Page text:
High PoE made easy

Posted on Feb 5, 2014

The IEEE standards for so-called `high power-over-Ethernet` (HPOE) have yet to be resolved, but most designers expect a 53 VDC source, usable current from each line of about 750 mA, and a total cable resistance of 12. 5 ohms. If you design for what will probably be the worst-case scenario, expect 46 VDC (48 V nominal) at 720 mA and 12. 5 ohms. At 72

High PoE made easy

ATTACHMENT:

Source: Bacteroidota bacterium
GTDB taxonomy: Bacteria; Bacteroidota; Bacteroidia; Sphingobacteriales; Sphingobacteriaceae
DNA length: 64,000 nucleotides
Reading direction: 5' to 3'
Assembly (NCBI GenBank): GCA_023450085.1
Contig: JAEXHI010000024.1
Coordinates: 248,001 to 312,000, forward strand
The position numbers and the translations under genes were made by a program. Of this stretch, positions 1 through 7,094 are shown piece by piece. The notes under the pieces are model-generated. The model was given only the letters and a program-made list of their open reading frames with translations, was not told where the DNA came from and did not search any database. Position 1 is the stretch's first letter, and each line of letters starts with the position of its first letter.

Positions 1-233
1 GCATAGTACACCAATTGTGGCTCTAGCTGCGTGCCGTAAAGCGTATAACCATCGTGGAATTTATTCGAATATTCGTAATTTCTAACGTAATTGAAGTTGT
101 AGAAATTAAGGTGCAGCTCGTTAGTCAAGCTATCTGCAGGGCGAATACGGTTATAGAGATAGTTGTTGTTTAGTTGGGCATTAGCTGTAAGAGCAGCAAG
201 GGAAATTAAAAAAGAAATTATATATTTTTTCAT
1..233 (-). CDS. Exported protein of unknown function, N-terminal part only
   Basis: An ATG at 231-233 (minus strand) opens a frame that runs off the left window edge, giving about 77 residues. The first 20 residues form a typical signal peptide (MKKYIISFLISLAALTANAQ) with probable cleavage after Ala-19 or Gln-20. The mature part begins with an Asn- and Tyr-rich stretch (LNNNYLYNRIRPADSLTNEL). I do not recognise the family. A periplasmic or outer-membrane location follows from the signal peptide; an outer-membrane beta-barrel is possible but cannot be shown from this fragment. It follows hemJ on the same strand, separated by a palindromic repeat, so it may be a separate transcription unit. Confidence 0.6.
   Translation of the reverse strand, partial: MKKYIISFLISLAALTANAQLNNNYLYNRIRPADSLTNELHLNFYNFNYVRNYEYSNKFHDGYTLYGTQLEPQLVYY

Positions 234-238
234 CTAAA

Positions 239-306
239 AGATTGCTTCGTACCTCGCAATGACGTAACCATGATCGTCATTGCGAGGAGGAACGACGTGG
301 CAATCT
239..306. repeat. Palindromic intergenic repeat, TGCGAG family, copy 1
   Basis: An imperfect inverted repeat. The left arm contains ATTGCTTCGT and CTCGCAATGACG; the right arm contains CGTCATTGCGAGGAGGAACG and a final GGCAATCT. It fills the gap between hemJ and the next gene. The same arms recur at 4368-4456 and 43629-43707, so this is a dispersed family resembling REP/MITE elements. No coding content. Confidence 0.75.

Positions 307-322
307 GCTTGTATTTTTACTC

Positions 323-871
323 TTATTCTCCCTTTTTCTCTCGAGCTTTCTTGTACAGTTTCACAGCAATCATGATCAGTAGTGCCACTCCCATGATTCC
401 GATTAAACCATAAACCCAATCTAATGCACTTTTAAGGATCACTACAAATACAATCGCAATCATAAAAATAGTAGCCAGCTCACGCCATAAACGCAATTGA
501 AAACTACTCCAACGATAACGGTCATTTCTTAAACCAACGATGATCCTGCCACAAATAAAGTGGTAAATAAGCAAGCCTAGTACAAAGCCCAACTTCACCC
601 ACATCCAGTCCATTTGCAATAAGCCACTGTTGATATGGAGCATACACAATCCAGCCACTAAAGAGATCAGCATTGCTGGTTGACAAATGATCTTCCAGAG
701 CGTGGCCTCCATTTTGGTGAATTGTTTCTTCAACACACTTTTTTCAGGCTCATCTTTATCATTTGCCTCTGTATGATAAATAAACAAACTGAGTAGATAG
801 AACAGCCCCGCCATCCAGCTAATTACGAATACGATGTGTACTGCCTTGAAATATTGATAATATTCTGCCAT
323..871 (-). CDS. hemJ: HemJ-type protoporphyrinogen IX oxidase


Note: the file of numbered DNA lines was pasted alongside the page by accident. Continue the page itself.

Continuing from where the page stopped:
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0 mA, the cable would produce a drop of 9 volts, leaving 37 VDC to work with. In this case, about 26. 6 watts would be available at the end of the cable. The typical power stage running from this input would yield a bit over 20 watts. Unfortunately, that`s not nearly enough power for some applications. One solution is to use multiple Ethernet lines, but that topology raises the problem of power sharing. Here`s how to deal with that issue. Conventional HPOE interfaces consist of a polarity-protecting bridge rectifier and a hot-swap section with a power-over-Ethernet interface, followed by an isolated converter with regulated outputs. Preferably, these outputs won`t be load-dependent and will have good transient response. Typical designs use isolated feedback to produce one voltage, typically 5 VDC, which is then converted to various other voltages for the given application. In some cases multiple outputs are attempted from one feedback loop, but the regulation is very dependent on load. In either case, the losses in the bridge rectifiers and converters leave you with rather poor efficiency. Also, isolated feedback tends to provide rather poor transient response. The point of HPOE, on the other hand, is to get as much usable power from as few Ethernet lines as possible without sacrificing performance. That`s possible in the example below, which addresses both the HPOE interfaces and the power converters to to provide an...

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